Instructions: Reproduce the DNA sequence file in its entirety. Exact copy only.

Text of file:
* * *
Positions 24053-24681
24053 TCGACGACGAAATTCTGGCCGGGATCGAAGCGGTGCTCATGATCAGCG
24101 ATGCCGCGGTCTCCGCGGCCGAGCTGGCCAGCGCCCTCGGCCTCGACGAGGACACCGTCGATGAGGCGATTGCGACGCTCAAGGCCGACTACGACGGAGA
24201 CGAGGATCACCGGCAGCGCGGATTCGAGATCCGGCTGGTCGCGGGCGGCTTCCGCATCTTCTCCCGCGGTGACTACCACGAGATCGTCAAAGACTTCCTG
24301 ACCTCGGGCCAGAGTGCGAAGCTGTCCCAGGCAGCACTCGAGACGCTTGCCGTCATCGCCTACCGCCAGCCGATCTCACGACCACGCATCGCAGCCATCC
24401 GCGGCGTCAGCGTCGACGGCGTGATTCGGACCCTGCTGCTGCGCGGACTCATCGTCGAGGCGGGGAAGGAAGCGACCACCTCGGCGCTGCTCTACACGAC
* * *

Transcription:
Positions 24053-24681
24053 TCGACGACGAAATTCTGGCCGGGATCGAAGCGGTGCTCATGATCAGCG
24101 ATGCCGCGGTCTCCGCGGCCGAGCTGGCCAGCGCCCTCGGCCTCGACGAGGACACCGTCGATGAGGCGATTGCGACGCTCAAGGCCGACTACGACGGAGA
24201 CGAGGATCACCGGCAGCGCGGATTCGAGATCCGGCTGGTCGCGGGCGGCTTCCGCATCTTCTCCCGCGGTGACTACCACGAGATCGTCAAAGACTTCCTG
24301 ACCTCGGGCCAGAGTGCGAAGCTGTCCCAGGCAGCACTCGAGACGCTTGCCGTCATCGCCTACCGCCAGCCGATCTCACGACCACGCATCGCAGCCATCC
24401 GCGGCGTCAGCGTCGACGGCGTGATTCGGACCCTGCTGCTGCGCGGACTCATCGTCGAGGCGGGGAAGGAAGCGACCACCTCGGCGCTGCTCTACACGAC